FlipCode网络编程库源码

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  • 2022-05-06 12:40
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The code includes the cComm, cClient, cPlayer, cNetworkClient, cNetworkServer classes as mentioned in the articles on www.flipcode.com. It also includes working scalable bezier patch code. For those of you not in the know, bezier patches are what's used to create curved surfaces in Quake III, LithTech 2.0 and all the other big engines today. I'm currently using them to draw the background grid but I have plans to make some cool surface deformity animations when a missile explodes.
FlipCode-network.zip
  • Debug
  • NetworkServer
  • Debug
  • NetworkServer.rc
    6.5KB
  • resource.h
    1.5KB
  • cCommServerThread.h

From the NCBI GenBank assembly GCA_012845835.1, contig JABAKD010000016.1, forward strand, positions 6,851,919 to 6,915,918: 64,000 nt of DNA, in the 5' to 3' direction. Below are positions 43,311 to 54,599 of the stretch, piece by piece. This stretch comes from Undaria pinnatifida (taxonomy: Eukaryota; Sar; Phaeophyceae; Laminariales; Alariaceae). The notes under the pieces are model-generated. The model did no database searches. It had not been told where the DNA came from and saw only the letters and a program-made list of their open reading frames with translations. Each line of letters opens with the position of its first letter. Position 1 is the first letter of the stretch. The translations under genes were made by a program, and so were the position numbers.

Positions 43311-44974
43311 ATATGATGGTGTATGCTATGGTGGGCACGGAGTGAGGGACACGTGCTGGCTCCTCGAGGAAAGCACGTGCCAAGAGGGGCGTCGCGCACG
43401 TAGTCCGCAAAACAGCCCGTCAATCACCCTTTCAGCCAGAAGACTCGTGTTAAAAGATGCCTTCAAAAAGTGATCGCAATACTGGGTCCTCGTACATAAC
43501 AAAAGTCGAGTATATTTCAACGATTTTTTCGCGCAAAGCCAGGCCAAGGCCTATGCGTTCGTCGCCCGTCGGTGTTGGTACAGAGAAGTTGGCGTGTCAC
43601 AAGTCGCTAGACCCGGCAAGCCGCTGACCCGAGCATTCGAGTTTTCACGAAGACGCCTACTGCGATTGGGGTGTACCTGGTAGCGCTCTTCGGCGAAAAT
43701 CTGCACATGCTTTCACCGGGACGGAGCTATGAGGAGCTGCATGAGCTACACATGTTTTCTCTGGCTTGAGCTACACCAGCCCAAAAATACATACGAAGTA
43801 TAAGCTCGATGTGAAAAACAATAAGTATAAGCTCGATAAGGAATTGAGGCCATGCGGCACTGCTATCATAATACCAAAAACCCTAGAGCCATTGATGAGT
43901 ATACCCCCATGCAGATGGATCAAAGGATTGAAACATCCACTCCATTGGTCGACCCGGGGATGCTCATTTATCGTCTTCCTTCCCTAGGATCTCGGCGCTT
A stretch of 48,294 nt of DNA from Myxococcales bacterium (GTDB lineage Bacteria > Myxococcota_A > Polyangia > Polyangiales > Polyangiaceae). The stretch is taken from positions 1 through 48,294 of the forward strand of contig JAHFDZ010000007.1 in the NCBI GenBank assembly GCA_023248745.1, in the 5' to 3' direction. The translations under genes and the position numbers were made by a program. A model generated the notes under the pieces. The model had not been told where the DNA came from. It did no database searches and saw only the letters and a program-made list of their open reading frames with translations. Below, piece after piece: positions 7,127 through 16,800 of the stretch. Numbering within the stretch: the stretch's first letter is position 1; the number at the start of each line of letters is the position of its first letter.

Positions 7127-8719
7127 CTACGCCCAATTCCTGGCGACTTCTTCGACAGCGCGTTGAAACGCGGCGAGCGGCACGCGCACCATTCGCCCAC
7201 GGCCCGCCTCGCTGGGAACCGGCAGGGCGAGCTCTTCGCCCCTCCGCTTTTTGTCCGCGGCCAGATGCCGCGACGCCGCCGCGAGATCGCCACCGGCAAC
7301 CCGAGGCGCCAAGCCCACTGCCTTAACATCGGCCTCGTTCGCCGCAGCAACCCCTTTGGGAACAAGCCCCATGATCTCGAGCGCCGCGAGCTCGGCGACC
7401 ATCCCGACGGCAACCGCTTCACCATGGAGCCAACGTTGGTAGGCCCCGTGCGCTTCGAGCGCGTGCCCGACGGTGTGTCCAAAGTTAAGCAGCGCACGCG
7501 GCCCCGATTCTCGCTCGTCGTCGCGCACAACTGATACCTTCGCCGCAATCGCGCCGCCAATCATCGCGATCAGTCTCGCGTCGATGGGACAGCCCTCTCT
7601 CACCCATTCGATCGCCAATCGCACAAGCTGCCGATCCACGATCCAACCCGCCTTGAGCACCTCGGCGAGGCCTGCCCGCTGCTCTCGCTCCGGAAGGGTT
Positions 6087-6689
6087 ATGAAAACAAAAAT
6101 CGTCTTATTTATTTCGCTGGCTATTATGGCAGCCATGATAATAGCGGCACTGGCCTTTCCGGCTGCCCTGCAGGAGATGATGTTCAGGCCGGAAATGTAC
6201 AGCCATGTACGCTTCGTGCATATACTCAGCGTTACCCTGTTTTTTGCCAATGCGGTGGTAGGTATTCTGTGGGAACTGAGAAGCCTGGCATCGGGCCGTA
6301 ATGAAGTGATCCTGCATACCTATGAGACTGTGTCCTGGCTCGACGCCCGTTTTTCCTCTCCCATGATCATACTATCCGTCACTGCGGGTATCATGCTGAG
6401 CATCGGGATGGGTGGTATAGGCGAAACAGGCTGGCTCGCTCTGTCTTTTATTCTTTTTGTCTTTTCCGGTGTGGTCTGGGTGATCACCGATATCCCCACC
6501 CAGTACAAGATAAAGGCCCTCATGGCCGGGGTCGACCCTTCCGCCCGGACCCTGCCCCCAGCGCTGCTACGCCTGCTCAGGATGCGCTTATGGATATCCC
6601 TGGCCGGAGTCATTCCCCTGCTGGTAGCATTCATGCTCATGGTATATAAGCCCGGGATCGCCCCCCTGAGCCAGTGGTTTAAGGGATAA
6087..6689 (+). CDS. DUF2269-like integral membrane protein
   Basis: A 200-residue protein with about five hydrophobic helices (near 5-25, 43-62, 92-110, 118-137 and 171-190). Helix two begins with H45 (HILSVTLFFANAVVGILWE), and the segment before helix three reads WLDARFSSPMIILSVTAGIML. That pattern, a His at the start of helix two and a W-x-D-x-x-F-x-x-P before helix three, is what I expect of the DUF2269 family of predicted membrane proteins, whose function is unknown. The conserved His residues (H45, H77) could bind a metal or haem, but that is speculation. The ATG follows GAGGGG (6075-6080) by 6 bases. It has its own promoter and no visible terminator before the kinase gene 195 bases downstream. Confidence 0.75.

3.4KB
  • NetworkServer.dsp
    6.3KB
  • cAboutDlg.h
    1.5KB
  • cStatsDlg.h
    2.1KB
  • cClientsDlg.h
    2.1KB
  • cNetworkServer.cpp
    5.1KB
  • cCommServerThread.cpp
    28.8KB
  • cNetworkServer.h
    1.8KB
  • cConnectDlg.h
    5.1KB
  • networkServer.cpp
    478B
  • Common
  • Debug
  • cVehicle.cpp
    3.4KB
  • cMatrix4.h
    6.4KB
  • cMissile.cpp
    3KB
  • cMissile.h
    1.6KB
  • cDialogBox.h
    2.8KB
  • cDInput.h
    4.7KB
  • cClient.h
    2.6KB
  • cWindow.h
    2.5KB
  • cDirectX.h
    316B
  • cMsg.h
    3.4KB
  • State.h
    422B
  • tcLinkedList.h
    2.1KB
  • cPoly.h
    1KB
  • cConsole.h
    954B
  • cVector3.cpp
    447B
  • cPlayer.cpp
    3.3KB
  • cVector3.h
    6.4KB
  • NetworkPrivate.lib
    205.8KB
  • cLog.h
    928B
  • cPoly.cpp
    1.8KB
  • cVehicle.h
    1.4KB
  • cVector4.h
    3.2KB
  • cComm.h
    4.2KB
  • cPlayer.h
    3.4KB
  • cD2D.h
    2.7KB
  • cPatch.h
    960B
  • cDDraw.h
    2.8KB
  • cComm.cpp
    9.2KB
  • cVector4.cpp
    487B
  • cMsgQueue.h
    1KB
  • NetworkPrivate